Saturday, August 21, 2010
The Author of Stiltsville Susanna Daniel
I have the pleasure of introducing her on Carolina Book Stacks. You can read the synopsis of her novel and my review here.
This is one of the best books I have read this summer. I could not wait to read it. I connected with this book so much because of my connection with Miami. The description of Miami and it's exotic nature was beautiful. Her writing style was awesome. It is a quiet novel about growing and maturing in marriage. From the early marriage to the twilight years.
One of the questions on my mind was what was it like to live in the community of Stiltsville? Did anyone live there full time? Did you have good memories living there?
This kept going through my mind. Because I kept putting myself in one of the homes when I was reading.
I kept thinking as a child there is not a playground or a backyard to play ball, only blue ocean everywhere. The house would be so cramped because I would think it would be a bit smaller than a house.
You couldn't just go to the corner store for a gallon of milk. I am sure it was a distance going by boat. I am sure there must have been so kind of mail service. But, I was wondering if there were telephones. What happens if there was a emergency or you needed some help.
It seems like you would be isolated from everything. You couldn't go shopping, the movies, to the restauraunt. It would be a distance. It was a different kind of lifestyle. It would be somewhat of a inconvience. But, It sure sounds like a interesting get away for a summer weekend.
I just wondering what children or adults did for entertainment and for fun? I would assume they would sun on their boats, go deep water fishing, water skiing etc. But what about the evening?
I assume you would go to the main land( Miami). Just not a local spot you would have to travel.
This must have been a great experience and good memories.
Susanna wrote her experiences and this is what she said:
My family lived full-time in Coral Gables, a few miles from where my father was born and raised, but we spent about one weekend a month at Stiltsville, in a house there that was built by my grandfather. In the summer, we usually spent longer, and went out more often, when my father could get off work. During the week, much of Stiltsville was empty, though the teenagers whose parents owned the houses went there when they skipped school. The majority of Stiltsville residents were like my family -- they had homes in Miami and spent weekends at their stilt houses -- and, also like us, the majority shared use of the houses with other families. However, there was one person during my time there who lived at Stiltsville full-time: a hermit, whose house was next to ours. Everything I know about him is in the novel. People came out to visit him but to my knowledge he didn't go to shore often, if at all. I don't know what happened to him after Hurricane Andrew. I've always wondered.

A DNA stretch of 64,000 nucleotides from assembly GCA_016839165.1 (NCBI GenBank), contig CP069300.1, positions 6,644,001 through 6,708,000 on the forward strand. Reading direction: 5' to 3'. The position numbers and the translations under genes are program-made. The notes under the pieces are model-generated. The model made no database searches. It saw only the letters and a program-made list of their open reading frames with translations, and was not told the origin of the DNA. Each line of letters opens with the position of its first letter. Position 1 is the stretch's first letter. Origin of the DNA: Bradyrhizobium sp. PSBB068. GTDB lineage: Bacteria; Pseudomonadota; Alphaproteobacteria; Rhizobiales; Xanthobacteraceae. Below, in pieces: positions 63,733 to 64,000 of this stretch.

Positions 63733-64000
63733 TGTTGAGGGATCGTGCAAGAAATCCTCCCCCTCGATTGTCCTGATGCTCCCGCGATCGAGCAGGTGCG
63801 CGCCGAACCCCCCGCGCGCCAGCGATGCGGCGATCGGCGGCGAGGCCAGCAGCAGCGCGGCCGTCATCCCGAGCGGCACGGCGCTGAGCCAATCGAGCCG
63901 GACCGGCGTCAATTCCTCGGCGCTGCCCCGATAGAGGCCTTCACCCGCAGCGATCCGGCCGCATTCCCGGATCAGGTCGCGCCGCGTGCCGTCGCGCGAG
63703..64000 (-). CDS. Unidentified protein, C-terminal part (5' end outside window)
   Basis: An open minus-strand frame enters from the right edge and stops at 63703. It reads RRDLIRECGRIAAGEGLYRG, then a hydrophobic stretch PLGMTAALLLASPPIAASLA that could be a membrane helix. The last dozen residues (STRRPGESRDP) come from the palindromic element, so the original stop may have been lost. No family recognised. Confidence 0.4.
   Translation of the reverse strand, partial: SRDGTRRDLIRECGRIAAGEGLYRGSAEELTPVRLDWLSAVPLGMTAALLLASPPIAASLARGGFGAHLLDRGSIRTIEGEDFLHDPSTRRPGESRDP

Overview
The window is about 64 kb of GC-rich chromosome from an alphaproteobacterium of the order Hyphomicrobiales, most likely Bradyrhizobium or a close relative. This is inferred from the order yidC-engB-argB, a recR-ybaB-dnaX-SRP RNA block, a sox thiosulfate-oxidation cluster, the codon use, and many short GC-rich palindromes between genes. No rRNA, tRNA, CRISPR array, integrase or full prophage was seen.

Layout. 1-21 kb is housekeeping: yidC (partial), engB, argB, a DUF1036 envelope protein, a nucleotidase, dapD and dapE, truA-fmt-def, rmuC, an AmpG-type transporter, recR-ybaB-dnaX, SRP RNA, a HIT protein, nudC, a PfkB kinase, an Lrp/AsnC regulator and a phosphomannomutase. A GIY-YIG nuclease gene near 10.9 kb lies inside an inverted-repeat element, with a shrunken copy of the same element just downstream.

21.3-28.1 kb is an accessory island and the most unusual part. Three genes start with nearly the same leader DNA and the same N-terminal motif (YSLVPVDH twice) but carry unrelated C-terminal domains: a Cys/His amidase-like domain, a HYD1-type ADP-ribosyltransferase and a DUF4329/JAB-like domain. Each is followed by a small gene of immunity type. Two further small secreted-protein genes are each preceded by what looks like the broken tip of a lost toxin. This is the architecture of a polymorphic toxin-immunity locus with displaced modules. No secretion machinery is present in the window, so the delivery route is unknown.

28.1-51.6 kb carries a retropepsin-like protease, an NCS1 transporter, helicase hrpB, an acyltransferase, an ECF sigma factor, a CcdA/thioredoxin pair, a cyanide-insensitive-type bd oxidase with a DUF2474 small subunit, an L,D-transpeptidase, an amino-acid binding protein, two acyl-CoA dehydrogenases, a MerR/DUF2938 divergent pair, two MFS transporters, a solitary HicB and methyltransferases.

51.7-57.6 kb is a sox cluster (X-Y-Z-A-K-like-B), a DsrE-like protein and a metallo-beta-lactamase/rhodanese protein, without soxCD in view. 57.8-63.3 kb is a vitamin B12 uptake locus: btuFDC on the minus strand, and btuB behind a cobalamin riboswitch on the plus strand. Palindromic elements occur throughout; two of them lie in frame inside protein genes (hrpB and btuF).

The last time I was in Miami, Florida -- where I was born and raised, and where my novel STILTSVILLE takes place -- I sat outside at a coffee shop on Miracle Mile, peering through sunglasses at a laptop computer as the traffic rushed by.
There were the usual noises: ladies in high heels passing on the sidewalk, drivers honking their horns. And then there was a burst of angry shouting, coming from the intersection right in front of me. I looked up. A driver had his head out his car window, and he was shouting -- in a ranting, maniacal voice -- at the driver of the car in front of him, which was stopped at the light. The light was red, but the woman in the front car, for some reason, had her car in reverse.